(German evangelisches Kirchenlied, literally, “evangelical church song”), a sacred hymn written to a German text and associated with the Protestant religion.
The Protestant chorale originated in Germany in the 16th century during the Reformation and the Peasant War, when T. Münzer and M. Luther replaced the Latin service with German hymns and psalms sung by the congregation. Luther and his collaborators created a collection of hymns to meet the need raised by the new services.
Most of the texts for the chorales were German translations of Catholic hymns and adaptations of old German sacred songs, but there were also some original texts. Luther wanted the chorales to be beautiful, impressive, and simple—easy for a congregation untutored in singing to understand and perform. Adaptations of tunes from Gregorian chant were often used, but German folk songs were the main source for the chorale melodies. Melodies of secular songs, as well as sacred songs, were adapted to German texts. In addition, songs by well-known musicians were used. Thus, H. Sachs’ “Silver Melody” was the basis for the famous chorale “Ein’ feste Burg ist unser Gott” (“A Mighty Fortress Is Our God”), which F. Engels called the Marseillaise of the 16th century. The Protestant chorale was distinguished from the folk song by its even rhythm, which eliminated freedom of melodic movement, confining the melody within strict limits. Chorales were very gradually incorporated into the church service. At first, they were sung primarily by professional choirs. Organ accompaniment was provided for the choir beginning in the 17th century. Later, the organ also accompanied the congregation.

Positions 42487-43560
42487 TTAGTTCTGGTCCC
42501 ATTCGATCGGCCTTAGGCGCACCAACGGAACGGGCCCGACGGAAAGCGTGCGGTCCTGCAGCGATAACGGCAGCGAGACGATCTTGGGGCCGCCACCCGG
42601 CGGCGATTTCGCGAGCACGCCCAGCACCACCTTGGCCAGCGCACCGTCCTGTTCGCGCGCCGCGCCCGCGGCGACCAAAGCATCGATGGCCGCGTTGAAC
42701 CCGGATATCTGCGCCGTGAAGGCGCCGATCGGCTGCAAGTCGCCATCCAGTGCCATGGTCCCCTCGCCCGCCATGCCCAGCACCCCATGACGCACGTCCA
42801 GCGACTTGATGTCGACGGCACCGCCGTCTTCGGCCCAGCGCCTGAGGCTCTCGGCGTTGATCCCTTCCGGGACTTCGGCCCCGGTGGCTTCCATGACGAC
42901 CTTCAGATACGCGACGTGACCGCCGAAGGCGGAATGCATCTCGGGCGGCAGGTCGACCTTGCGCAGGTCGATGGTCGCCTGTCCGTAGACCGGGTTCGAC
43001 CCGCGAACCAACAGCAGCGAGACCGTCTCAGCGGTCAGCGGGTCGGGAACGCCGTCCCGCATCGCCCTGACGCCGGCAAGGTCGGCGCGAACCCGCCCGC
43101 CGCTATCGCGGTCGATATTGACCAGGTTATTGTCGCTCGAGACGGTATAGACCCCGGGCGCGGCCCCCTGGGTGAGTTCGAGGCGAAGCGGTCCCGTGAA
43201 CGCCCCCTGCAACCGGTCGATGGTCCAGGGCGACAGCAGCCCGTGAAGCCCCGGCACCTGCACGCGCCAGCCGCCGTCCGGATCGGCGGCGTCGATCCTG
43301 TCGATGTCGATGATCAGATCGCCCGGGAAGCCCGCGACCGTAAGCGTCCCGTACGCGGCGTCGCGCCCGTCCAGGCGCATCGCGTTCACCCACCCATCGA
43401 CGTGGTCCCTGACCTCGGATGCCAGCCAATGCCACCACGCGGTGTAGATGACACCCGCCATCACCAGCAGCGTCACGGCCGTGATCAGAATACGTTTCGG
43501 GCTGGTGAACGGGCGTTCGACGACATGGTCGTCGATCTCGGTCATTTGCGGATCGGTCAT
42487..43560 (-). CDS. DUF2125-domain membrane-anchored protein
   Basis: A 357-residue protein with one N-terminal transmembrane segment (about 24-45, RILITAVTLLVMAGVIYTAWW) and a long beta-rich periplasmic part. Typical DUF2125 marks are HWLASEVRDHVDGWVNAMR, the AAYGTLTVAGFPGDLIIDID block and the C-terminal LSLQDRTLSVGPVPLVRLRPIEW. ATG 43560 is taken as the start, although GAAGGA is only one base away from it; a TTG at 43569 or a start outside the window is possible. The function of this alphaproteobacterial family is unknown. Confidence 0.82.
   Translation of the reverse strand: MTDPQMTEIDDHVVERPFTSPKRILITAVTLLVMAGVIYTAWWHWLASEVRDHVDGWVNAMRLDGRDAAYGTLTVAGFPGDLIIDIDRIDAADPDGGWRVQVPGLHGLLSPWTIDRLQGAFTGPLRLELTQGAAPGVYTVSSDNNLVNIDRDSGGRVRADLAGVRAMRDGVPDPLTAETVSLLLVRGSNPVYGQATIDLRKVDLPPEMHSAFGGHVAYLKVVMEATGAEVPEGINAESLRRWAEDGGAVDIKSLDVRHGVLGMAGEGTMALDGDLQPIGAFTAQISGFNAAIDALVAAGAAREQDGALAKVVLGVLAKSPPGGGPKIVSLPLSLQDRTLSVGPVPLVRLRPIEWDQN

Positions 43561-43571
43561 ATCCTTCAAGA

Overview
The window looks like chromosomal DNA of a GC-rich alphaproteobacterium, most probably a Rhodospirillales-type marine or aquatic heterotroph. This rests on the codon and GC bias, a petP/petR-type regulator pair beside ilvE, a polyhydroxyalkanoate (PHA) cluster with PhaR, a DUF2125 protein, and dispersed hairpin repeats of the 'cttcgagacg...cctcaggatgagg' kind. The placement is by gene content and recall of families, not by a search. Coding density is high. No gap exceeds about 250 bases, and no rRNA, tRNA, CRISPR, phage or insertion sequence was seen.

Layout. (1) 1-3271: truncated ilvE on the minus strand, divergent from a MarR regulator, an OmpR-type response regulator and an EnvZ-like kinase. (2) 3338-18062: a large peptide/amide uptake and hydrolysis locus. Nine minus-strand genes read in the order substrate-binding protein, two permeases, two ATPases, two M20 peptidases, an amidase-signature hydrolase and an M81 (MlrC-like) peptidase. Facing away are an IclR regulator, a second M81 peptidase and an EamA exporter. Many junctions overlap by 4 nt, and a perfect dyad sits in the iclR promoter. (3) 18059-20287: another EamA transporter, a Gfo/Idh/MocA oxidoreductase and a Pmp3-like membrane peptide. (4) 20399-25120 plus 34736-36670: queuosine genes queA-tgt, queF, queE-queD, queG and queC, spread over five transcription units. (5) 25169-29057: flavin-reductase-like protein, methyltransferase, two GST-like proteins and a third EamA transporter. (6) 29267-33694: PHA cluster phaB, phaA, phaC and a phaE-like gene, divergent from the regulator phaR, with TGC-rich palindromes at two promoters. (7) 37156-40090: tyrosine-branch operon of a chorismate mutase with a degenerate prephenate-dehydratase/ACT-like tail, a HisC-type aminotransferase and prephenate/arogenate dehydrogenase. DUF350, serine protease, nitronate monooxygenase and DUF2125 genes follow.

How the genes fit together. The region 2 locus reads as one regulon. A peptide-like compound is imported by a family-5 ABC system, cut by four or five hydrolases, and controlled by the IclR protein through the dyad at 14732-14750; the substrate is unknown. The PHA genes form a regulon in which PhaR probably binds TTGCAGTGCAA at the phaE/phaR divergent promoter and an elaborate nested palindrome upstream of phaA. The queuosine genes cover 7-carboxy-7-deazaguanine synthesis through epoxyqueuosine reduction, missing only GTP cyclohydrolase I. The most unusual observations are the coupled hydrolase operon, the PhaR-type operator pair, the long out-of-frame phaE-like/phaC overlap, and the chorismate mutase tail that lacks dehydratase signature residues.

The Protestant chorale played an important role in the development of German music. Folk melodies entered professional music through the chorale. Chorale variations and the chorale prelude for organ became very popular. J. Pachelbel, D. Buxtehude, and J. S. Bach are among the composers associated with these genres. In the late 17th and early 18th centuries the Protestant chorale served as the melodic foundation for many cantatas, oratorios, passions, and other vocal genres.
REFERENCESSchweitzer, A. I. S. Bakh. Moscow, 1965. Chapters 2–4. (Translated from German.)
Westphal, J. Das evangelische Kirchenlied…, 3rd ed. Leipzig, 1911.
Gabriel, P. Das deutsche evangelische Kirchenlied…, 3rd ed. Berlin, 1956.